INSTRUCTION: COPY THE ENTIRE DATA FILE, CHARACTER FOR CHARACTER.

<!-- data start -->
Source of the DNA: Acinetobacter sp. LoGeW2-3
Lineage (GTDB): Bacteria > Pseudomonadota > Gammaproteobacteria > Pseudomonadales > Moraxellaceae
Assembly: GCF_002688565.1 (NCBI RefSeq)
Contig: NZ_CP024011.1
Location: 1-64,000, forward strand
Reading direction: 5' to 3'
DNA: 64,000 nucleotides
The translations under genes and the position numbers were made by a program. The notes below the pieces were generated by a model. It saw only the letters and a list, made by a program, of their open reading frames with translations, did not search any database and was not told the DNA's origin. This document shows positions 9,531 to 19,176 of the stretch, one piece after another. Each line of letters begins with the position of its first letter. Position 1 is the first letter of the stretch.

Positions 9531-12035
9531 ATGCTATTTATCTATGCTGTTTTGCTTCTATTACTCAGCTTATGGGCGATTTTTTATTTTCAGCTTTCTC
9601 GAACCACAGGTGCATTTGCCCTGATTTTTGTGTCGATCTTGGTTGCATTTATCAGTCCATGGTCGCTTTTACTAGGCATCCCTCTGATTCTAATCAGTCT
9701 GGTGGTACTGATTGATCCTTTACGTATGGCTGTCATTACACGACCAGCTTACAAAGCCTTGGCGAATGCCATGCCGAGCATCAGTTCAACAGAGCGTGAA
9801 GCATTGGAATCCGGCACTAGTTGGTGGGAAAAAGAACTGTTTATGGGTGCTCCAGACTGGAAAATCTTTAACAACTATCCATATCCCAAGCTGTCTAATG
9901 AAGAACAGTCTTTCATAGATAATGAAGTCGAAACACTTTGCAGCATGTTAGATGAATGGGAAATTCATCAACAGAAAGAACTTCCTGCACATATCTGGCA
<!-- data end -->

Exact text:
Source of the DNA: Acinetobacter sp. LoGeW2-3
Lineage (GTDB): Bacteria > Pseudomonadota > Gammaproteobacteria > Pseudomonadales > Moraxellaceae
Assembly: GCF_002688565.1 (NCBI RefSeq)
Contig: NZ_CP024011.1
Location: 1-64,000, forward strand
Reading direction: 5' to 3'
DNA: 64,000 nucleotides
The translations under genes and the position numbers were made by a program. The notes below the pieces were generated by a model. It saw only the letters and a list, made by a program, of their open reading frames with translations, did not search any database and was not told the DNA's origin. This document shows positions 9,531 to 19,176 of the stretch, one piece after another. Each line of letters begins with the position of its first letter. Position 1 is the first letter of the stretch.

Positions 9531-12035
9531 ATGCTATTTATCTATGCTGTTTTGCTTCTATTACTCAGCTTATGGGCGATTTTTTATTTTCAGCTTTCTC
9601 GAACCACAGGTGCATTTGCCCTGATTTTTGTGTCGATCTTGGTTGCATTTATCAGTCCATGGTCGCTTTTACTAGGCATCCCTCTGATTCTAATCAGTCT
9701 GGTGGTACTGATTGATCCTTTACGTATGGCTGTCATTACACGACCAGCTTACAAAGCCTTGGCGAATGCCATGCCGAGCATCAGTTCAACAGAGCGTGAA
9801 GCATTGGAATCCGGCACTAGTTGGTGGGAAAAAGAACTGTTTATGGGTGCTCCAGACTGGAAAATCTTTAACAACTATCCATATCCCAAGCTGTCTAATG
9901 AAGAACAGTCTTTCATAGATAATGAAGTCGAAACACTTTGCAGCATGTTAGATGAATGGGAAATTCATCAACAGAAAGAACTTCCTGCACATATCTGGCA